MERLOT Journal of Online Learning and Teaching
Vol. 4, No. 2, June 2008

Self-aware and Self-directed: Student Conceptions of Blended Learning

Susan L. Greener
Brighton Business School
University of Brighton
Brighton, East Sussex BN2 4AT, UK



This paper reports on an investigation into student conceptions of “blended learning”, (hybrid in US) in the light of their experience of a Higher Education Masters level module at a British university. The small scale study used a rigorous qualitative method to discover in the students’ words a range of conceptions relating to this learning experience. The students’ conceptions were related to the stage of study and an analysis of motivations for learning in this context. The study identified a new dimension of learning motivation with practical implications for attempting to blend traditional face-to-face teaching methods with online support and study options.

Keywords:  Higher Education, online learning, motivation, learning approaches, qualitative research. 



E-learning activities and online learning environments are increasingly widespread in UK Higher Education, not for distance learning purposes, but for blended integration with full and part time university courses. Not all of these designs will be strictly “hybrid” as discussed by Mossavar-Rahmani and Larsen-Daugherty (2007) in that less than 50% of the design will be online. This confronts Higher Education teachers with many practical questions about how learning and teaching should be approached, what proportions of design should be online, as well as the broader questions of the meaning and practice of learning and teaching in the twenty-first century, questions emphasized by Graham in his first chapter of the popular Handbook of Blended Learning (Bonk and Graham 2006). University teaching has traditionally been based on considerable interaction between learner and teacher and among and between learners in seminars and tutorials. This learning approach does not fit well with the web-based training instruction model and suggests that Higher Education Institutions (HEIs) should look to the idea of “supported online learning” when introducing online technologies into the blend.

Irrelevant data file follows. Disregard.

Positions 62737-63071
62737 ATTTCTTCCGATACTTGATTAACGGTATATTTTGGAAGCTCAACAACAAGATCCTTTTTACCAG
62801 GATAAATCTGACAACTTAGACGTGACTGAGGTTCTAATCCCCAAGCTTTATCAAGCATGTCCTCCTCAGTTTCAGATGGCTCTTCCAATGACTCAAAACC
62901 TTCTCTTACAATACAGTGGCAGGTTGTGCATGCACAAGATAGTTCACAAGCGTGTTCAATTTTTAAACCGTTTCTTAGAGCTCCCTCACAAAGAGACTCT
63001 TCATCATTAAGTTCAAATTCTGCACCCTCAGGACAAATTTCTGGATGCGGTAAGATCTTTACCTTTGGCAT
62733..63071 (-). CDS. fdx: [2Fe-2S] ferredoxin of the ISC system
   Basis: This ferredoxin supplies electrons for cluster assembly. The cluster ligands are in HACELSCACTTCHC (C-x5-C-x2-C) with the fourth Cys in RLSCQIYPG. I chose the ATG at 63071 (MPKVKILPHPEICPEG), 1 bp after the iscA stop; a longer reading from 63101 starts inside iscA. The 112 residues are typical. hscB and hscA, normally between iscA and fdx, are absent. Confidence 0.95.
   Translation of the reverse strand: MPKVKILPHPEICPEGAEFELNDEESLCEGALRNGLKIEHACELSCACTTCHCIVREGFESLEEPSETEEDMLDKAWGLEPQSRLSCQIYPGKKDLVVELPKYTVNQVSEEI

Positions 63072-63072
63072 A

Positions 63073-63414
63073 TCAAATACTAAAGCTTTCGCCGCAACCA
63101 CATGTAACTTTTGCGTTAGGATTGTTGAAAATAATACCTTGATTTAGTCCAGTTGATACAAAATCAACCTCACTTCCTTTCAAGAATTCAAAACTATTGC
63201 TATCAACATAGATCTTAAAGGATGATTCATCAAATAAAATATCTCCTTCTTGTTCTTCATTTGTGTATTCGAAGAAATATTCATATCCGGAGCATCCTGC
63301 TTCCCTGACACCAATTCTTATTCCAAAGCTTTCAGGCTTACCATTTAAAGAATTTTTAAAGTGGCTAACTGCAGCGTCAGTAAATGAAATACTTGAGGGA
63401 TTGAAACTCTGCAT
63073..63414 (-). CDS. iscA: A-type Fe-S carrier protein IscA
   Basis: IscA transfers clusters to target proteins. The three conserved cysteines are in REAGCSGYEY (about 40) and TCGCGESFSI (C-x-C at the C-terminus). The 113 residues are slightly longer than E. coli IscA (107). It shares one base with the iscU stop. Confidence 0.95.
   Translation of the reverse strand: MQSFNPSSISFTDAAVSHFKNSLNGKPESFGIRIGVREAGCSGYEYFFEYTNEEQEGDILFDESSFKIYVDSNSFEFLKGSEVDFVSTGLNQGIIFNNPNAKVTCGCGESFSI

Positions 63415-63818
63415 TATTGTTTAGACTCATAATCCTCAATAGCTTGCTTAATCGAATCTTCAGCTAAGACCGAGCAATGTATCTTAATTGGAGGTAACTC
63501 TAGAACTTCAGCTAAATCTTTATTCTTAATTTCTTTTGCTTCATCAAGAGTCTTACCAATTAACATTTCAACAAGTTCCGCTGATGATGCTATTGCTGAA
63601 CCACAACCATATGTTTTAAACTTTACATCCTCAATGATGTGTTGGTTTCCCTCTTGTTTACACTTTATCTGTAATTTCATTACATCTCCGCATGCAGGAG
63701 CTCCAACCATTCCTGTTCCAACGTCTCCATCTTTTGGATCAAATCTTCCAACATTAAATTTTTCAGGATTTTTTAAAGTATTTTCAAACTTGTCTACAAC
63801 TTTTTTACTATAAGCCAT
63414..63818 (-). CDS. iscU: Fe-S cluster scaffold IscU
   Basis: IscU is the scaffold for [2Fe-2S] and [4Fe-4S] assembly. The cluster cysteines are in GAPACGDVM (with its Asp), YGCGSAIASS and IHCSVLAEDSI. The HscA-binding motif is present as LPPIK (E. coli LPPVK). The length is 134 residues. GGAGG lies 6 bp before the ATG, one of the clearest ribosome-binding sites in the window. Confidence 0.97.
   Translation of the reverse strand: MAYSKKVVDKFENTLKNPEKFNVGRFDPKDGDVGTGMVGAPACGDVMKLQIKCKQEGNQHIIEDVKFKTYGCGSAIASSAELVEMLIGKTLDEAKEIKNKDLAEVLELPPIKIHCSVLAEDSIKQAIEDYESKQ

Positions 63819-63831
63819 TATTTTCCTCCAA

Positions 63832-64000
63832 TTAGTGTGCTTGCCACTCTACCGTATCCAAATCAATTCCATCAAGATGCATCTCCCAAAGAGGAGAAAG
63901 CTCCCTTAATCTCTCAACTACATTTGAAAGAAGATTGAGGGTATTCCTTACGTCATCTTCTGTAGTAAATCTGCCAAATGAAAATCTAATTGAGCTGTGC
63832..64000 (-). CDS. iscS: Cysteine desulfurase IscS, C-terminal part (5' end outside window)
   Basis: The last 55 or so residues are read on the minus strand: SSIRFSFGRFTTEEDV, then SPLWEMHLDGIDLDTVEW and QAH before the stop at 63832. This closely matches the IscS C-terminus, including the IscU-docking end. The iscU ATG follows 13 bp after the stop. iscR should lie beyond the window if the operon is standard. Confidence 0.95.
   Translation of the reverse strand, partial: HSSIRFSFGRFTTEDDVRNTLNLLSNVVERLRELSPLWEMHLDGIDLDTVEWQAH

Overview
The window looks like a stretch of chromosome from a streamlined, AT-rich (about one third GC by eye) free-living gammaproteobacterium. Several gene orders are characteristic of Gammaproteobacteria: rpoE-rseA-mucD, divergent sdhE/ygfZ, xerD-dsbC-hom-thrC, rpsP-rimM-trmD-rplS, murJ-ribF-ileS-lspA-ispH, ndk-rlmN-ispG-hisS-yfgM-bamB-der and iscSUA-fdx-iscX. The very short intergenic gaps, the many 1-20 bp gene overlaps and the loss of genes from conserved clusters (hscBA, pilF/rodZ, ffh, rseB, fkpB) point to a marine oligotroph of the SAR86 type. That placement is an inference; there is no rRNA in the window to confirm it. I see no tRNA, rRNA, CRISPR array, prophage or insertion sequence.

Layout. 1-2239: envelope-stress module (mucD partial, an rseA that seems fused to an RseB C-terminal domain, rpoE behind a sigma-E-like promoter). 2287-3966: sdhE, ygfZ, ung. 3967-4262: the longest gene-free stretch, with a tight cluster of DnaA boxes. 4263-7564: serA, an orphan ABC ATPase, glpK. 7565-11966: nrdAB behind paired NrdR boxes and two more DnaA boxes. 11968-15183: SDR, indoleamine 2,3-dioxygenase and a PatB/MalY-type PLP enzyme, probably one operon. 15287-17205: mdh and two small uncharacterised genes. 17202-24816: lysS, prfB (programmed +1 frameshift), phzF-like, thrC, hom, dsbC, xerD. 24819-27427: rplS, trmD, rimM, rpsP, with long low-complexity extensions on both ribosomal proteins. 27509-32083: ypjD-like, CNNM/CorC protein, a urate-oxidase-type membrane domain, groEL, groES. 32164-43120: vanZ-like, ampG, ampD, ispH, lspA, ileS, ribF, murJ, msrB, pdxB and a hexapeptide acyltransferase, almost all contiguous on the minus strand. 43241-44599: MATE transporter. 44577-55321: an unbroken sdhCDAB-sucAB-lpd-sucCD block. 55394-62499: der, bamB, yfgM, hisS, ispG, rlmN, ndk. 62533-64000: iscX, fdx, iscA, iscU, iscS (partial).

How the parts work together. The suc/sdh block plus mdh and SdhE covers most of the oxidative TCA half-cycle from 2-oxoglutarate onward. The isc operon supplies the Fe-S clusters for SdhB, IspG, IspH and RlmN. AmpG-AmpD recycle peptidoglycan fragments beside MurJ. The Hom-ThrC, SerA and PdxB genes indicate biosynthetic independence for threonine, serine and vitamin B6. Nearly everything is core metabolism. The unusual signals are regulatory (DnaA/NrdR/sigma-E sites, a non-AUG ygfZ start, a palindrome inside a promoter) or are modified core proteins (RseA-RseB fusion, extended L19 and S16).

This paper gives a sense of historical perspective to the development of blended learning, by reporting on an investigation into student “conceptions” of their first experience of “blended learning”, during a Higher Education Masters level module at a British university.

Research approach and ideas from the literature

Supported online learning is learner and process focussed and requires much student-student and student-tutor interaction, mediated by the online environment. According to a report commissioned by the UK Chartered Institute of Personnel and Development (CIPD):

“Supported online learning involves significant interaction between the learner and other learners as well as the tutor. Typically this will include synchronous or asynchronous conferencing, small group learning and, possibly, face-to-face support in addition to online access to materials and information.” (Reynolds, Caley and Mason 2002).

In exploring how to support online learning, it seemed sensible to ask students about their perceptions of the blending experience compared to face-to-face teaching, at a time when most of their teaching was in traditional mode, and the blend with online activities was a fresh approach. It was important to find out how the online activities in the blend would affect their motivation to learn, in order to decide how best to offer appropriate feedback and support through the design of the online learning space. A review of literature suggested that motivations for learning were not permanent individual traits, but dynamic aspects of student intentions in relation to specific tasks in specific circumstances. This view was built on constructivist foundations, where students did not simply take in and store information, but went on to make tentative interpretations of experience, and test out those interpretations (Kolb 1984; Perkins 1992; Race 1993).

Race’s model of learning was similar to that of Kolb but added the key idea of wanting and/or needing to learn as a central drive throughout the learning process, suggesting that if the want or need receded, the learning was likely to do the same. Such ideas imply a central role of motivation in the learning process, suggesting that an understanding of student motivation should enable more tailored and appropriate support and intervention through the learning and teaching strategy.

These ideas moulded the development of the part-time postgraduate module on which this study was based. The module was designed to offer two face-to-face sessions at the outset, followed by alternating face-to-face and online sessions, with the latter requiring asynchronous discussion of tasks and challenges outlined in the “thought starter” materials written specifically for this mode of learning and teaching. The conceptions of blended learning, identified through student interviews, reflected students’ experience of such group processes and online tools, which were intended to encourage deep (Marton and Säljö 1976), or at least strategic (Entwistle 2001), learning.